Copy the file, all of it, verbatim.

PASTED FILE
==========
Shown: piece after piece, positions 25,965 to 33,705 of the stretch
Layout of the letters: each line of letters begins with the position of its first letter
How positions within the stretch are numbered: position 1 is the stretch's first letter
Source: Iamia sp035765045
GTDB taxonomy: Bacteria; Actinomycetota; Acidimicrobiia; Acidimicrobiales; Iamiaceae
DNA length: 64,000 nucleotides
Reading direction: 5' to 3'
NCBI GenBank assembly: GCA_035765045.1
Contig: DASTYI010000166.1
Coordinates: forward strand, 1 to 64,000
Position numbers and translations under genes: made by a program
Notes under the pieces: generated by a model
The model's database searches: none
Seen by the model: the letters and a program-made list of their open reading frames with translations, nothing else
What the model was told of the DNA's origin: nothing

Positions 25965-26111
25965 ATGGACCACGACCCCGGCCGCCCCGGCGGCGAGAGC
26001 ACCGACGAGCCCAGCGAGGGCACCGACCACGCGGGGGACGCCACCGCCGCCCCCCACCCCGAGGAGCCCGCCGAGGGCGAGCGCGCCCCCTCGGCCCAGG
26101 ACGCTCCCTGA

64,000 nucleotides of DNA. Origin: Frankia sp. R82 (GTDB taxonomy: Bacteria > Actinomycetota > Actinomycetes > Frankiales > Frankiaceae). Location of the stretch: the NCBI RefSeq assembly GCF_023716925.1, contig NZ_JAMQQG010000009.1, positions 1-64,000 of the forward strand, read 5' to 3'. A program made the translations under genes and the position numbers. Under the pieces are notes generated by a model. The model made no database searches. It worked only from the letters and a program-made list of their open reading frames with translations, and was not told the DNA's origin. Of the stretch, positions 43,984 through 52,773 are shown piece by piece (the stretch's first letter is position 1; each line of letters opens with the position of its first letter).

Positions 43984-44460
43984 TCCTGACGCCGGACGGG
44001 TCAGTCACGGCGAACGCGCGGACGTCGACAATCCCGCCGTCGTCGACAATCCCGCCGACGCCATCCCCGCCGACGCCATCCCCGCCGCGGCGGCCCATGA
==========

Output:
Shown: piece after piece, positions 25,965 to 33,705 of the stretch
Layout of the letters: each line of letters begins with the position of its first letter
How positions within the stretch are numbered: position 1 is the stretch's first letter
Source: Iamia sp035765045
GTDB taxonomy: Bacteria; Actinomycetota; Acidimicrobiia; Acidimicrobiales; Iamiaceae
DNA length: 64,000 nucleotides
Reading direction: 5' to 3'
NCBI GenBank assembly: GCA_035765045.1
Contig: DASTYI010000166.1
Coordinates: forward strand, 1 to 64,000
Position numbers and translations under genes: made by a program
Notes under the pieces: generated by a model
The model's database searches: none
Seen by the model: the letters and a program-made list of their open reading frames with translations, nothing else
What the model was told of the DNA's origin: nothing

Positions 25965-26111
25965 ATGGACCACGACCCCGGCCGCCCCGGCGGCGAGAGC
26001 ACCGACGAGCCCAGCGAGGGCACCGACCACGCGGGGGACGCCACCGCCGCCCCCCACCCCGAGGAGCCCGCCGAGGGCGAGCGCGCCCCCTCGGCCCAGG
26101 ACGCTCCCTGA

64,000 nucleotides of DNA. Origin: Frankia sp. R82 (GTDB taxonomy: Bacteria > Actinomycetota > Actinomycetes > Frankiales > Frankiaceae). Location of the stretch: the NCBI RefSeq assembly GCF_023716925.1, contig NZ_JAMQQG010000009.1, positions 1-64,000 of the forward strand, read 5' to 3'. A program made the translations under genes and the position numbers. Under the pieces are notes generated by a model. The model made no database searches. It worked only from the letters and a program-made list of their open reading frames with translations, and was not told the DNA's origin. Of the stretch, positions 43,984 through 52,773 are shown piece by piece (the stretch's first letter is position 1; each line of letters opens with the position of its first letter).

Positions 43984-44460
43984 TCCTGACGCCGGACGGG
44001 TCAGTCACGGCGAACGCGCGGACGTCGACAATCCCGCCGTCGTCGACAATCCCGCCGACGCCATCCCCGCCGACGCCATCCCCGCCGCGGCGGCCCATGA